Tesca Kinard has had several close calls with death. She's fortunate to have had someone around to administer CPR each time.
"I went into cardiac arrest seven times over the 18 years. I was a heart failure patient," said Kinard. "I truly believe there's something left here for me to do."
The first time it happened was the week after her daughter Kayla was born. The last time was in May of 2013, the morning of Kayla's senior prom. The mother and daughter watched a TV show about the importance of CPR one week before.
They had no idea the 18-year-old would be putting her skills to use so soon.
"She said when she saw me lying on the floor panic set it. She knew she had to do something to save my life," she said.
The American Heart Association says 70 percent of cardiac arrests happen at home, but only 40 percent of people who experience them survive. That's why health experts say there's two steps to saving someone's life. Call 911 first then push hard and fast in the center of the chest.
"CPR if performed immediately could double or triple a cardiac arrest victim's chance of survival," said Anne Miller, Triangle American Heart Association executive director.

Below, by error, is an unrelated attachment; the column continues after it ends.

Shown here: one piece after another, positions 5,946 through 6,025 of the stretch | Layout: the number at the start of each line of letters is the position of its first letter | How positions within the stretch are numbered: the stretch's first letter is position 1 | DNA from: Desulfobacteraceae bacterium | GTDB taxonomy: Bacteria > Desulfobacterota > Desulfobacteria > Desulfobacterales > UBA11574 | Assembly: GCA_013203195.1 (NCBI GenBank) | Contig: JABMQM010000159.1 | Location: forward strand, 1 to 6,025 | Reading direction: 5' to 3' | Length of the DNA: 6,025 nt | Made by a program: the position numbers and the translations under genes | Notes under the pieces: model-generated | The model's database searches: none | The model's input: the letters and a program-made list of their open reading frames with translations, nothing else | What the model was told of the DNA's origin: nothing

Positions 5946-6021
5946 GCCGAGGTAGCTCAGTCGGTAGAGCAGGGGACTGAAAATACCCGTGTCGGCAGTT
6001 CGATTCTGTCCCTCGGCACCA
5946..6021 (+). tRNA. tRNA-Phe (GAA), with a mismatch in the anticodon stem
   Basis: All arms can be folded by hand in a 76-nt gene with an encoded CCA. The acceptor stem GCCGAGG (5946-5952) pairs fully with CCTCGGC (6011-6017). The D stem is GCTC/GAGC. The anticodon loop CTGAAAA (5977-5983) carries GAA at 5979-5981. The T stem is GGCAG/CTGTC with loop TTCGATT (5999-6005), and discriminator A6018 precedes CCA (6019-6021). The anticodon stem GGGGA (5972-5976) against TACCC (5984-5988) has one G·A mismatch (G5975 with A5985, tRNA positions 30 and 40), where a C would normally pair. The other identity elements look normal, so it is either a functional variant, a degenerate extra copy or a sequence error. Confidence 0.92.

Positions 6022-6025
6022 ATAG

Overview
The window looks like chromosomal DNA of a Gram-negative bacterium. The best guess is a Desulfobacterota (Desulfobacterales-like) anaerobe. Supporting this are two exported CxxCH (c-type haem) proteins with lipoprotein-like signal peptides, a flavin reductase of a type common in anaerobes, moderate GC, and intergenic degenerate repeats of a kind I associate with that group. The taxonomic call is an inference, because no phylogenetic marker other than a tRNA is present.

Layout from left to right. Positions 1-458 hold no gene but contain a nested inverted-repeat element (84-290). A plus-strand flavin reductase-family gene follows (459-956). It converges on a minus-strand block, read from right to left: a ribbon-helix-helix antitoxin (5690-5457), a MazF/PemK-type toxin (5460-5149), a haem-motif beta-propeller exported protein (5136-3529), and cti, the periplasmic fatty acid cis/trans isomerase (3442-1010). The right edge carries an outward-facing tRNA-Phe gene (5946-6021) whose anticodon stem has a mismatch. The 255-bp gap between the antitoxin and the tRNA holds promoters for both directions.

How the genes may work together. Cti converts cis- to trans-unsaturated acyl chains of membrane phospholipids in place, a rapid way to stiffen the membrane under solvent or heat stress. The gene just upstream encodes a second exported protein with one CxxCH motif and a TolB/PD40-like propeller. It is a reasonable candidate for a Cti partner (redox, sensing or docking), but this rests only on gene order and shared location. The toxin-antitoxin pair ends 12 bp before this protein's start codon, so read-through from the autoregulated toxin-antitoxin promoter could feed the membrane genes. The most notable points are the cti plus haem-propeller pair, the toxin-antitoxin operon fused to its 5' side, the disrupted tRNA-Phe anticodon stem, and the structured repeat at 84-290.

The AHA says African Americans, Hispanics and women are less likely to receive bystander CPR in public. Black and Brown residents living in rural communities have lower rates of CPR training than other communities.
"That's partly because of a fear of accusations, or inappropriate touching, sexual assault or injuring a person," said Miller.
Over the years, both Tesca's daughters have administered CPR to her. She's received a heart transplant since the last time and is now urging everyone to learn CPR.
"When I tell my story, I can't help but get emotional," said Kinard. " Saving somebody's life is a blessing."
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